HATTIESBURG, Miss. (AP) — Stacey Pflaum knew her father's name was John Richard Hubbard. She knew he was a sergeant major in the Army, but until recently never knew what her father looked like.
Her father, from Windsor Locks, Connecticut, died in Vietnam before she was born.
"My mother was pregnant with me while he was over there," Pflaum said. "I never had a chance to meet him. There wasn't any pictures or anything like that."
Pflaum, who lives in Sumrall, had mentioned to a friend that she was looking forward to visiting the Wall That Heals — a scaled version of the Vietnam veterans memorial in Washington, D.C. — when it was in Columbia just after Veterans Day.
The wall is a memorial honoring the more than 58,000 members of the military killed during the Vietnam War.
She told the friend she wished the wall had pictures so she could see what her father looked like.
The friend decided to look up her father on the Vietnam Veterans Memorial Fund website, which hosts the Wall That Heals, and was able to find Hubbard's photo.
"That's what I've been looking for all these years," Pflaum said.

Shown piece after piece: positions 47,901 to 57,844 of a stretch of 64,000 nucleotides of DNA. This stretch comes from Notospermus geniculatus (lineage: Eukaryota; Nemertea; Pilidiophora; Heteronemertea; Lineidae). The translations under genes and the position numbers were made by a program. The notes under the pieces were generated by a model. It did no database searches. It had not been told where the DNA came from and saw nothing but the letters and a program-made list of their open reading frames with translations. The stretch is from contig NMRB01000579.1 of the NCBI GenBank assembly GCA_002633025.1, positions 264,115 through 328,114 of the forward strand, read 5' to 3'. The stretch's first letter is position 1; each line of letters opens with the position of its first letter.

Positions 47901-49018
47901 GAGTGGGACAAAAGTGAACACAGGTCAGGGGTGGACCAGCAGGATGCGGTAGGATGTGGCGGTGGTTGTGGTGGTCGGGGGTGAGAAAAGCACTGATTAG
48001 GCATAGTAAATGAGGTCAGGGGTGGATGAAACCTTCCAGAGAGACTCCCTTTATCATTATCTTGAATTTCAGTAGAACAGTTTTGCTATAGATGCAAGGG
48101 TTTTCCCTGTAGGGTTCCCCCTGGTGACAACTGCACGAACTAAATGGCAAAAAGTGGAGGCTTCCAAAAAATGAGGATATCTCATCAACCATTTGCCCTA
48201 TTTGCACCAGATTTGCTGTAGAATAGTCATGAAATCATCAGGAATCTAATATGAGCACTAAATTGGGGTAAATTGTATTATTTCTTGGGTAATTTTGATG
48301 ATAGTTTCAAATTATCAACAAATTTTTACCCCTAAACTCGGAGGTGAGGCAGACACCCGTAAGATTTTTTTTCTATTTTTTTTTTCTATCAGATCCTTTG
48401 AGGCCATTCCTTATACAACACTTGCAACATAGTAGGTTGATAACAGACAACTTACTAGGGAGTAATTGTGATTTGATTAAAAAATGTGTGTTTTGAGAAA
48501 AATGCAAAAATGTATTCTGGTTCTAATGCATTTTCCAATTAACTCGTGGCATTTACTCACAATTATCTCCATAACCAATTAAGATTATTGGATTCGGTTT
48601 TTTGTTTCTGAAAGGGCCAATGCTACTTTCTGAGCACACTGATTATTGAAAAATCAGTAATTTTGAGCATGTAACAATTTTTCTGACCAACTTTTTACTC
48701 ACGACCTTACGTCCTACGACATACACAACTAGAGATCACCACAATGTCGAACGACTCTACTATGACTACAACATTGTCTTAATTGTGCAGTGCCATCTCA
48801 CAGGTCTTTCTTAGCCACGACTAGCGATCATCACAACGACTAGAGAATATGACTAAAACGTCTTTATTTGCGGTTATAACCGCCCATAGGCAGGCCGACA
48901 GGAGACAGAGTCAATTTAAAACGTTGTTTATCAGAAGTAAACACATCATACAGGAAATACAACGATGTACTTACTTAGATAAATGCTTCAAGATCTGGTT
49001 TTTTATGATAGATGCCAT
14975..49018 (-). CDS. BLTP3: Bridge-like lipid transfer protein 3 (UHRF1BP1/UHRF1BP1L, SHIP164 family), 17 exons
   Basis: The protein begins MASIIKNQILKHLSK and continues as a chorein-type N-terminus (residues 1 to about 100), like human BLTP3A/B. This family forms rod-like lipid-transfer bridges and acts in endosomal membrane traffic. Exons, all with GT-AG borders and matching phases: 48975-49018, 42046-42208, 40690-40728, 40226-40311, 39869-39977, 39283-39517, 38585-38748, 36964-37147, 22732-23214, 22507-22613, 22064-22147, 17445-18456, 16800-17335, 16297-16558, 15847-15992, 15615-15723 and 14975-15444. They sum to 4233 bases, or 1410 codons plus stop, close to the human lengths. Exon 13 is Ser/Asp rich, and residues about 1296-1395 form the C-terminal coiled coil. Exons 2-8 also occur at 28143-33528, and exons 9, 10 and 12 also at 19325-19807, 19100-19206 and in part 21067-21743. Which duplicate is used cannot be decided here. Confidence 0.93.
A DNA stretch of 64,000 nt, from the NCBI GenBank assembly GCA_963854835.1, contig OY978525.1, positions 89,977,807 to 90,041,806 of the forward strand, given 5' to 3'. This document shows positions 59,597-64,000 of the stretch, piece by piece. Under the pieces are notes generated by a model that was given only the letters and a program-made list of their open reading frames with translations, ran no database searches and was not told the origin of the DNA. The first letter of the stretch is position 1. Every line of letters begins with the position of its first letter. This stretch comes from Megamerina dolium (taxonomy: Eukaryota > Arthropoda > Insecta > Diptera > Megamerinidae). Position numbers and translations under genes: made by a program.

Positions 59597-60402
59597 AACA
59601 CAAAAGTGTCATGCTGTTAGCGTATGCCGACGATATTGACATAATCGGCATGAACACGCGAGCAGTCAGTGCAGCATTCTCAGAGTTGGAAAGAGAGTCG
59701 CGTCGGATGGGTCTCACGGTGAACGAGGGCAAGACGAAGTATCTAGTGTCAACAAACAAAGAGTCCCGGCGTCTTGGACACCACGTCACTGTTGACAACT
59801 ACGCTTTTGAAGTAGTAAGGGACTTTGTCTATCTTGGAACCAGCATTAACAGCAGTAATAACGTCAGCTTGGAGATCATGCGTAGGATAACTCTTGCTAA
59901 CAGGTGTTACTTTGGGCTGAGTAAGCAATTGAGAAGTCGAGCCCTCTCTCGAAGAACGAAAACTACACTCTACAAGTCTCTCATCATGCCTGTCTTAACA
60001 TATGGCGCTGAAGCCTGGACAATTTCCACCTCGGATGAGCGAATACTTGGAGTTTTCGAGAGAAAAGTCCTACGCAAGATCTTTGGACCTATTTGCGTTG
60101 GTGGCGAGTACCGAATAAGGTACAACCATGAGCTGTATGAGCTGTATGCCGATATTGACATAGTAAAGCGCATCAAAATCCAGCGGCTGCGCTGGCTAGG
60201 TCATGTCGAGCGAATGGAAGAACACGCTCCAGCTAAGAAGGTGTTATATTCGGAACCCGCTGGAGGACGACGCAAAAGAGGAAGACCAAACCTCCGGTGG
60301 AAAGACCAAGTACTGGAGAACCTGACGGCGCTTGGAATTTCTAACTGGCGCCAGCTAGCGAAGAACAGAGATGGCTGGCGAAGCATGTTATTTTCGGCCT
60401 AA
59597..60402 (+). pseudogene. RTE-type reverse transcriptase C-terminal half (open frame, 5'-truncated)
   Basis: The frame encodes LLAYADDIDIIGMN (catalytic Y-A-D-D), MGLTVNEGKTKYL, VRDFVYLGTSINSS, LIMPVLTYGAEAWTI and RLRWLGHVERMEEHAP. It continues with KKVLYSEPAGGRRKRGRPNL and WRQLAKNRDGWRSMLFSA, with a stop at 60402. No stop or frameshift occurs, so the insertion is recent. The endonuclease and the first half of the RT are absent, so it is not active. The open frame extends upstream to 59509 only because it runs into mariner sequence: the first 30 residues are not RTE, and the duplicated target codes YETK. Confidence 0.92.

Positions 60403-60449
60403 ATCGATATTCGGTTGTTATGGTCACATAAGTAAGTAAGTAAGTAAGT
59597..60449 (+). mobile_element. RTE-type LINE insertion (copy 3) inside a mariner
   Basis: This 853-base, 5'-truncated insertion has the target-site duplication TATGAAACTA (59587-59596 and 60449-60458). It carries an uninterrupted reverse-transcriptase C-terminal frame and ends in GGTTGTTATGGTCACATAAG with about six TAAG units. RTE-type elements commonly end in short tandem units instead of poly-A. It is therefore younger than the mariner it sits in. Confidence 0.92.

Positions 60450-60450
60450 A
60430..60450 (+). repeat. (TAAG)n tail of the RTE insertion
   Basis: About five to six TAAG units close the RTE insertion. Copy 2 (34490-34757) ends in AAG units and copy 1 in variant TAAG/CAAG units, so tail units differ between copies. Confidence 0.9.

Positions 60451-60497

‘No one to turn to for answers’
Her mother died when she was 6, so she never had the opportunity to ask about her father. She's not sure if her mother ever had any photos of her father, so seeing his face for the first time was a welcome surprise.
Pflaum was raised by her grandparents, neither of whom knew Hubbard, so Pflaum was in the dark until she started looking for information about him when she about 27 or 28 years old.
"I started contacting the Army's department of records," she said. "They sent me a whole envelope of his medical records, information on him, things like that, but there was no picture of him.
"I just wanted to know what this man looks like."
‘Father was a decorated war hero’